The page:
How Often Do You Change Your Needles?

Fish Free Motion QuiltingDid you know that the most important thing you can do to ensure good quality stitches when you are free motion quilting is to have a perfect needle?   Because there is no way to visually tell when a needle is damaged or worn out,  it is recommended that you discard your needle after 4-6 hours of sewing.  (For free motion quilting–I would err on the side of 4 hours.)  A damaged needle will result in poor quality stitching and-worse yet-can damage your sewing machine.   If you can’t remember the last time you replaced your needle–it’s time!

Hope you have time to stitch today!  (with a brand new needle)


Please join us this Friday for a group discussion about needle selection.

Do You Hate to Mark your Quilts? Open Line Friday Q & A

Quilt Marking toolsIf you’re like me, once you finish a quilt top, you want to start quilting as soon as possible.  I hate sewing the back of a quilt.  I dislike basting a quilt, and I will do anything to avoid marking my quilts.  I use the seam lines from piecing as my “rails” whenever I can, and I often design free motion quilt patterns that fit within each block.  However, some marking is usually necessary.

Quilt Marking tools

I have a few tools that I regularly use.  I like stencils for drawing parallel lines.  I use SCL-461-00 and SCL-457-10 from the Stencil Company frequently and I use these vintage yardsticks regularly as well.  They are great for the long straight lines.

Quilt Marking toolsI also like this triangle engineering ruler I found at an office supply store.    It’s easy to grip while drawing around.

Quilt Marking toolsOn all of my quilts, I use a system I call Divide and Conquer.  You can read more about Divide and Conquer HERE.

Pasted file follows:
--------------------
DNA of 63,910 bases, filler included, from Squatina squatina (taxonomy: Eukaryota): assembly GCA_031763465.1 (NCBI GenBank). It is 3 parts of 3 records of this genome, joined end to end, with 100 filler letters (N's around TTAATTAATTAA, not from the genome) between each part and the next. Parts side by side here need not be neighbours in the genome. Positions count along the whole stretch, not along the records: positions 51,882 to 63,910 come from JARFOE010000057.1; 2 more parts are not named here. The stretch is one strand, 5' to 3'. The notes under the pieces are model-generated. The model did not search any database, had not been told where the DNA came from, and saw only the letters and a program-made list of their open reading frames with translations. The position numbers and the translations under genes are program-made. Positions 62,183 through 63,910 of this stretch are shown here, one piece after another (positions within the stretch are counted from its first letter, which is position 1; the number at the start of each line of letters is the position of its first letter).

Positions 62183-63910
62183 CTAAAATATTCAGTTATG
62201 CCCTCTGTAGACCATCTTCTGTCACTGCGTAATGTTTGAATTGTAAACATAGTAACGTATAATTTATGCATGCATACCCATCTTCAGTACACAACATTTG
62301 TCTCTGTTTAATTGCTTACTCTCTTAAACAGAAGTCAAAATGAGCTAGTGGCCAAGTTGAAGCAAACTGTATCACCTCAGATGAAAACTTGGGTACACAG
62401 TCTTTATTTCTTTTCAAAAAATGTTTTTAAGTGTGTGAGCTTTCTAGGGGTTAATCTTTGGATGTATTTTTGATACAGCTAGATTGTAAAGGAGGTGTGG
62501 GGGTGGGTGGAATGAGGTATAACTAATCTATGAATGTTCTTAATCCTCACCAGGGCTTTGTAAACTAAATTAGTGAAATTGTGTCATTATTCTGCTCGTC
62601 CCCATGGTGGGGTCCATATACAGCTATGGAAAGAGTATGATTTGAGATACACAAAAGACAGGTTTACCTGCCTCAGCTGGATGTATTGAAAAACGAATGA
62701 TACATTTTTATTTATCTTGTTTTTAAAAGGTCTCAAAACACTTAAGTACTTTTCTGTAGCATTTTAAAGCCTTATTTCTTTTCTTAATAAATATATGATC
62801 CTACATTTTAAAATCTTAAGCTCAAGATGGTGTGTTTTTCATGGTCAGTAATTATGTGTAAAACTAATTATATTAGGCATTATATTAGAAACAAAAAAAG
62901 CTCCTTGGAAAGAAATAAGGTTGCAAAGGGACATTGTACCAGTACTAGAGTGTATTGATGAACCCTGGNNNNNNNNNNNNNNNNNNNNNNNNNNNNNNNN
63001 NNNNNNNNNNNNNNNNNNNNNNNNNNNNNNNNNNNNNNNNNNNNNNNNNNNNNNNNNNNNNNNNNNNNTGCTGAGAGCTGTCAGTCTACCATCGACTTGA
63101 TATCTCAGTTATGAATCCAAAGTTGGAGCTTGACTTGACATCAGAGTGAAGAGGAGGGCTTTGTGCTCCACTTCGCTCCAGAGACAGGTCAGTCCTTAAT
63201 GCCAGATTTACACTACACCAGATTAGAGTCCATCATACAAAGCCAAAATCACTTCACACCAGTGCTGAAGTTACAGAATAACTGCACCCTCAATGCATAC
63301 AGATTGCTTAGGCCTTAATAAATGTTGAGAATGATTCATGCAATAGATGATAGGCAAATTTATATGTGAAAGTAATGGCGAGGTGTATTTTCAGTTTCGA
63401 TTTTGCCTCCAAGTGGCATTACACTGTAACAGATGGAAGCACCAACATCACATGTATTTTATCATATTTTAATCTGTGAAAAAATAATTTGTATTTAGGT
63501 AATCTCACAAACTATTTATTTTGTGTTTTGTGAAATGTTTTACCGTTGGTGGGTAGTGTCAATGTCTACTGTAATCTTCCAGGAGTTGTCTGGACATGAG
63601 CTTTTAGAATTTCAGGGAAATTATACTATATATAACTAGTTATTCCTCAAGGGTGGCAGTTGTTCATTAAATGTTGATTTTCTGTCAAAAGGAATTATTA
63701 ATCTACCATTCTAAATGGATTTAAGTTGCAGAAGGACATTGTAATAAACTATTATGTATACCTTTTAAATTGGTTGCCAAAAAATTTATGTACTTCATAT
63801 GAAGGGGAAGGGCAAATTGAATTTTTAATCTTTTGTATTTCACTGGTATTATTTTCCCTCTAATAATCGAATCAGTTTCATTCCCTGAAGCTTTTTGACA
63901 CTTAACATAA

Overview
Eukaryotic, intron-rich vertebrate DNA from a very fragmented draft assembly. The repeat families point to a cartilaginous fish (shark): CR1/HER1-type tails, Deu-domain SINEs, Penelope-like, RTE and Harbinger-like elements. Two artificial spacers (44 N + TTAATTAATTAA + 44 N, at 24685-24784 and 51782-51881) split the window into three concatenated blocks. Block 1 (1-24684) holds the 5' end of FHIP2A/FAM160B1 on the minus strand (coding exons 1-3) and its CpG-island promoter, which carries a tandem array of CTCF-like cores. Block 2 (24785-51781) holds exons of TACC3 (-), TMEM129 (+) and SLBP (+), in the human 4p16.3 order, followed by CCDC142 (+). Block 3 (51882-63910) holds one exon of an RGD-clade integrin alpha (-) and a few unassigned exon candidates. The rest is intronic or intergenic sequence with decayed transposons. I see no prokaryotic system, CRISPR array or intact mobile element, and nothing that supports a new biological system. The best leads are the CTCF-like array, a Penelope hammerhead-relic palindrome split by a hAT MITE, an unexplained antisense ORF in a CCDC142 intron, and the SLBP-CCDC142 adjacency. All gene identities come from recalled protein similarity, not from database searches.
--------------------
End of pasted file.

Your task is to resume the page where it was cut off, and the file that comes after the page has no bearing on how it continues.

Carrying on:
Quilt Marking toolsI begin by drawing a square in the middle of the quilt–or a rectangle for rectangular quilts.  Then I divide the square into quarters, and then divide the square diagonally…see image below.  Next I add a few borders…

Quilt Marking toolsAnd then I pull out my rulers (I have many odd shapes I’ve collected over the years) and I continue to subdivide the space.  On a large quilt, I will draw a few borders around the edges and a few squares in the center of the quilt and then I begin quilting.  I divide the space more as I go along.

Quilt Marking tools

In a small quilt like  The Valentine Quilt (see HERE and HERE)  and the Shamrock Quilt HERE and HERE.  The Pumpkin Quilt –-see that quilt HERE--I drew a few round shapes around the square so that I can see that they are fairly evenly space and to make sure the composition appears balanced.  That’s it!  I look at my sketchbook or my samples and I begin quilting.  When I run out of ideas, I go back through my samples…

Quilt Marking tools

My goal is to keep the quilting balanced in each of the sections.

Quilt Marking tools

This minimal marking method works well for me.  What do you do?  How do YOU mark your quilts?  I’d love to hear!!

Thank you to all who participated in last week’s Open Line Friday discussion about marking pens and pencils.  I have placed an order for several new markers to try!

Happy quilting,


We have a lot more quilting in November!  We are going to work on a series of “Winter Leaves”  and next Friday we’ll be discussing needles!    Let me know if there is anything YOU would like to talk about on Open Line Friday–when it comes to quilting…I can talk all day!